tralac’s Daily News selection
AU-FAO ministerial meeting on the impacts of COVID-19 on food security in Africa
Co-convened, yesterday, by the FAO Director-General and the Chair of the AU STC on Agriculture, Rural Development, Water and Environment, moderated by the AU Commissioner for Rural Economy and Agriculture, the meeting discussed food security and nutrition implications of the COVID-19 pandemic in Africa. Extract from the pdf Declaration on food security and nutrition during the COVID-19 pandemic (377 KB) : we hereby commit ourselves to
Working with local leaders to ensure that downstream and upstream food and agriculture markets and the informal food sector, remain open and operate properly, while complying with health and safety guidelines
Working with food and agriculture system traders and transporters, and officials in other sectors and local governments, to resolve any bottlenecks affecting the safe movement, transport and marketing of essential people, goods and services in the system
Keeping national borders open for food and agriculture commodity trade so as not to disrupt regional and interregional trade in food and agriculture products and inputs
Ensuring adequate emergency strategic food reserves and storage facilities, including through public-private partnerships, where appropriate and feasible, and directly linked to the social protection programs.
Social protection: ensuring effective response and inclusive recovery in the context of COVID-19 in Africa
Crop calendars and recommended actions during the COVID-19 outbreak in the Africa region
pdf Measures for supporting domestic markets during the COVID-19 outbreak in Africa (206 KB)
pdf Intra-African trade, the AfCFTA and the COVID-19 pandemic (365 KB)
pdf Safeguarding input supply chains for small-scale agricultural producers in the context of COVID-19 in Africa (293 KB)
Andrew Mold, Anthony Mveyange: Prioritizing regional over global value chains to accelerate economic development in East Africa (Brookings)
Recent global trends like the COVID-19 pandemic, the climate change crisis, and heightened trade disputes among the world’s leading trade partners have highlighted the vulnerability of global value chains (GVCs). At present, the scale of the disruption in East Africa is quite dire—imports from China (a common source of intermediate goods) through the Mombasa Port declined by a drastic 20% shortly after the onset of the pandemic, between January and February 2020. In light of these trends, governments and industries in East Africa should consider rapidly shifting from focusing on global value chains (GVCs) to regional ones (RVCs). Given the region’s past difficulties with entering global value chains and consolidating the gains from regional integration processes, heightened emphasis on regional value chains could reap compounding benefits. The time is ripe: As documented in our recent report, the recently signed and ratified AfCFTA can be the great enabler of that shift.
In summary, we believe developmental and policy discourse has been skewed excessively towards equating “export success” with the ability to integrate into GVCs and sell products in high-income country markets. Policymakers in East Africa have, for a long time, embraced such policy strategies. In turn, the region has become more exposed and prone to GVC-related shocks, as seen with the onset of the current COVID-19 crisis. A more rapid expansion of regional trade, by contrast, is arguably the surest and safest way to diversify trade and reduce vulnerability, with the added plus that it is kinder on the environment.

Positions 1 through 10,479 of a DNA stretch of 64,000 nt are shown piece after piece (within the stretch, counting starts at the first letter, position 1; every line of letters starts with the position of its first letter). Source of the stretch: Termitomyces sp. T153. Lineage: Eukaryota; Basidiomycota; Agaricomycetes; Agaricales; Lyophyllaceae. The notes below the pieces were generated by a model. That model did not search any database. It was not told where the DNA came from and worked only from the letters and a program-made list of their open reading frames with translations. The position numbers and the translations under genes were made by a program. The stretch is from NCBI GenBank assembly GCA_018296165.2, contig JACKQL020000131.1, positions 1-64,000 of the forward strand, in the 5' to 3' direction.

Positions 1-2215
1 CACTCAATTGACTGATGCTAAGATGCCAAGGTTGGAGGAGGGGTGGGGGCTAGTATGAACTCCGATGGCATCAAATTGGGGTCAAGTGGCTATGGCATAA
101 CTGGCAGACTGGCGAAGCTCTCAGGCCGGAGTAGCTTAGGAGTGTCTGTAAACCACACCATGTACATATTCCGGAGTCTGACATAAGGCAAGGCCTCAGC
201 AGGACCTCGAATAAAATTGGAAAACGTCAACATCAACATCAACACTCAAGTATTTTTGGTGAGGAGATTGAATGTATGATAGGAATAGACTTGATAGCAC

COVID-19 in Africa: Protecting lives and economies (ECA)
We estimate that between 5 million and 29 million people (pdf) will be pushed below the extreme poverty line of $1.90 per day owing to the impact of COVID-19, compared to the baseline 2020 African growth scenario. Vulnerable households affected by COVID-19 face an increased probability of moving into transient poverty by 17.1%, a 4.2% increased probability of staying in poverty for a decade or longer, and a fall in the probability of moving out of poverty by 5.9%. Increased poverty levels will also exacerbate existing income inequalities. For low-income households, which already spend an average of 36% of their income on health care-related expenses, access to health care will become increasingly unaffordable in the wake of COVID-19, leading to an increase in the number of households falling below the poverty line.
Annual formal job creation (currently 3.7 million) is forecast to drop by 1.4 to 5.8%, compared with the baseline 2020 African growth scenario. An increase in informal and vulnerable employment is expected (more than 60% of men, and nearly 75% of women are informally employed in Africa) and an increase in out-of pocket expenditure by poor and vulnerable households. The 2008 financial crisis increased vulnerable employment by 10%. The more systemic shock of COVID-19 is expected to increase vulnerable employment considerably more than this, with the ILO anticipating 19 million job losses in Africa as workers face full or partial workplace closures.
Offline spending on apparel in the European Union is estimated by McKinsey to have fallen 30–40% and as much as 80% in highly infected regions. This puts at peril not just the continent’s $15bn in annual textile and apparel exports, but a crucial source of employment. In Kenya, the sector counts for more than 38,000 formal workers, more than 200 large and medium-size companies, and over 75,000 micro and small companies, including fashion designers and tailoring units. In Ethiopia, the number of textile and garment factories operating in the country was estimated at 122 in 2019.14 Ethiopia counts about 37,000 formal workers while about 450,000 people are informally engaged in activities across the sector. Both countries (Ethiopia and Kenya) export more than 65% of their textile products to the United State and the European Union. Further down the supply chain, falling demand has translated into a 26% fall in cotton prices since December 2019, with knock-on effects for cotton farmers in Benin, Burkina Faso, Mali and Zimbabwe.
African governments should urgently suspend tariffs on essential COVID-19 imports. A list of such products can be informed by the WCO HS classification reference for COVID-19 medical supplies as well as other essential goods beyond medical supplies to prevent shortages and skyrocketing prices. China and at least 12 further countries have already reduced import barriers on COVID-19 medical supplies. Beyond imports, Africa must look to boost its own productive capacity for medical supplies. Many of these products are in considerable demand globally and domestic production will be essential to fill the supply gap. Pooled production and cross-border assistance can help to improve Africa’s response.